Back again with Dr. Ross Hofmeyr (@rosshofmeyr), anesthesiologist in the Department of Anaesthesia and Perioperative Medicine at the University of Cape Town, to discuss an expert’s perspective on airway management in the COVID-19 patient.
- Good practices for intubating COVID patients are, by and large, good practices for intubating anybody. Using a standardized protocol, appropriate PPE, applying best practices to optimize success, and pre-assigning roles has no downside.
- Support each other by using “call/response” checklists and buddy checking PPE.
- Ross’s protocol: one attempt at intubation, immediate placement of supraglottic airway if it fails, then proceed to another attempt. First line with video laryngoscopy using a Macintosh blade. No mask ventilation (to limit aerosolization) except as third line if SGA fails. Mask with two hands, two operators, and a PEEP valve.
- Patients need oxygenation, and to a much lesser extent ventilation, but not tubes per se. Whatever method achieves that in an emergency is okay.
- You need PEEP to preoxygenate the hypoxic COVID patient. High flow nasal cannula is okay, but a BVM with PEEP valve provides real PEEP and usually improves preoxygenation. HFNC with a mask on top is less clear as the large cannula can cause air leak.
- Learning to bag-mask ventilate on mannequins teaches bad habits. Learning in the OR with real humans and an anesthesia bag is a better place.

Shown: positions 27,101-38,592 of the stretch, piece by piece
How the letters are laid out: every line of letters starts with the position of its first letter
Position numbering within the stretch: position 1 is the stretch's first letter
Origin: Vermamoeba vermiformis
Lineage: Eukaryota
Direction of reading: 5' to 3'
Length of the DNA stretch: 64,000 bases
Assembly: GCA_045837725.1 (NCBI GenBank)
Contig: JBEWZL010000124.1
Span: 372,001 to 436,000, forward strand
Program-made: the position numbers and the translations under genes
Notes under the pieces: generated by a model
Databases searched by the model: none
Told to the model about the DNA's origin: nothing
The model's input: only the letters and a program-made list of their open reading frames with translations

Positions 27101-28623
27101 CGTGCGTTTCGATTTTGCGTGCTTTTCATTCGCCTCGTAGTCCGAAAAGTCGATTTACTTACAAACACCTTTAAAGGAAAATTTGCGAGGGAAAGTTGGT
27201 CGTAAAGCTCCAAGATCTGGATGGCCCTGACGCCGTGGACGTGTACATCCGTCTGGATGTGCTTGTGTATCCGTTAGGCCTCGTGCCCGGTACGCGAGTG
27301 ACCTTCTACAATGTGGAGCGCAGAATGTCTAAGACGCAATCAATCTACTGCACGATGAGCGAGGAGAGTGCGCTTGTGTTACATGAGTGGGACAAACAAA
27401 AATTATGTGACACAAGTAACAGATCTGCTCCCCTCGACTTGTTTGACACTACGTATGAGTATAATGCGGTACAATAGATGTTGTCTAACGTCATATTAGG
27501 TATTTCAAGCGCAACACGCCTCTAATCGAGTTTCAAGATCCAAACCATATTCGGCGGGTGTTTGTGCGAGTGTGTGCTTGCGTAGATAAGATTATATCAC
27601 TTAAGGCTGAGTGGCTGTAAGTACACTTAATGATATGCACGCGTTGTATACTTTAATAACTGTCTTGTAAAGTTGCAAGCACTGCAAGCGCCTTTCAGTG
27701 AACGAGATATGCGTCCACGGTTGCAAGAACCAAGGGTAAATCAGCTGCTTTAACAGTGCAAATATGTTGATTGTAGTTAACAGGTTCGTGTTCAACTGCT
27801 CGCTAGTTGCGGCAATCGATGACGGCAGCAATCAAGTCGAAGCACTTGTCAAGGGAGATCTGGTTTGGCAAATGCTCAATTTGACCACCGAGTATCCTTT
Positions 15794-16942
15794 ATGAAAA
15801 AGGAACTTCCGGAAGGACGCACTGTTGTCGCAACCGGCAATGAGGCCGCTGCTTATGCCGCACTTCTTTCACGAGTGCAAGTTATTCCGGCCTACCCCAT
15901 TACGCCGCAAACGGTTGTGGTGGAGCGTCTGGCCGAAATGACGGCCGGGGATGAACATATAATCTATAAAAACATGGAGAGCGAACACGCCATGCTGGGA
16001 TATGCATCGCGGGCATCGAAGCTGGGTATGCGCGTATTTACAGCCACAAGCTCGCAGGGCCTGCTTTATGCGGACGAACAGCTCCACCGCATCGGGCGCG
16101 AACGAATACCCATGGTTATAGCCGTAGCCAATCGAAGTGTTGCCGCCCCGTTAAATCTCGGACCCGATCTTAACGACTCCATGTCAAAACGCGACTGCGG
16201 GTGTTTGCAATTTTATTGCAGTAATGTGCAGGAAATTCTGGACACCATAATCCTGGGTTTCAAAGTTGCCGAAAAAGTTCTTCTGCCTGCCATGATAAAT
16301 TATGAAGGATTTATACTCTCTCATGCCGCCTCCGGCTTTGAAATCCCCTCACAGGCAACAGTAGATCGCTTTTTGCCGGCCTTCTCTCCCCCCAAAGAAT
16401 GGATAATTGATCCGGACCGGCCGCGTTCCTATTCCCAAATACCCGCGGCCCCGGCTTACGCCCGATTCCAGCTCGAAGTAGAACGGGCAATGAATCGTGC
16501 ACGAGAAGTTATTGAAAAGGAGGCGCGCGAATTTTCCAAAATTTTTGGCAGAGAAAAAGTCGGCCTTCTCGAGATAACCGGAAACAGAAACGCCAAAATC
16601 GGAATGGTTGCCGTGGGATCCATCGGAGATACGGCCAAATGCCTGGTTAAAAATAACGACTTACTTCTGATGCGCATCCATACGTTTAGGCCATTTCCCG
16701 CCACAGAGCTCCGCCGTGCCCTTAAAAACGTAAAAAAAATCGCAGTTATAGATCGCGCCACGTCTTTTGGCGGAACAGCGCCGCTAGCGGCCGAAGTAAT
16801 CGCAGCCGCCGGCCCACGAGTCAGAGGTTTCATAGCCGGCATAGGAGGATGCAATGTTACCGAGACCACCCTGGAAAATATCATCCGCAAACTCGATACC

- Intubate everyone with head of bed elevated PLUS head in a sniffing position. Blankets are better than pillows. Start with more elevation than you need; it’s easier to remove than to insert.
- Move the bed. True 360 degree access to the bed makes a difference.
- Proper preparation makes most of the difference to success. Even experienced anesthesiologists have dramatically reduced first-pass success when removed from their usual OR setting, likely due to less preparation.
- By and large, different types of PPE should not affect intubation success if the team is highly-skilled.
- Ross’s team favors induction with fentanyl, etomidate, and succinylcholine (unless hyperkalemic, then rocuronium). The small advantage in speed with sux is worth it in these rapidly-deoxygenating patients.
- Use a verbal call/response checklist to make sure nothing has been missed, slow down the pace, and create a shared mental model among the team (particularly if not everyone is part of the usual group). This only takes a significant amount of time if you actually find deficiencies that need correcting (in which case you’ll be glad you took it), and it adds value almost every time.
- Many patients will be dehydrated and hypovolemic at the time of intubation, particularly if they’ve been on non-invasive for some time (often not eating/drinking) and most of all if they’ve been on non-humidified oxygen, such as regular cannula and/or masks.
SASA (South African Society of Anaesthesiologists) COVID-19 protocol and recommendations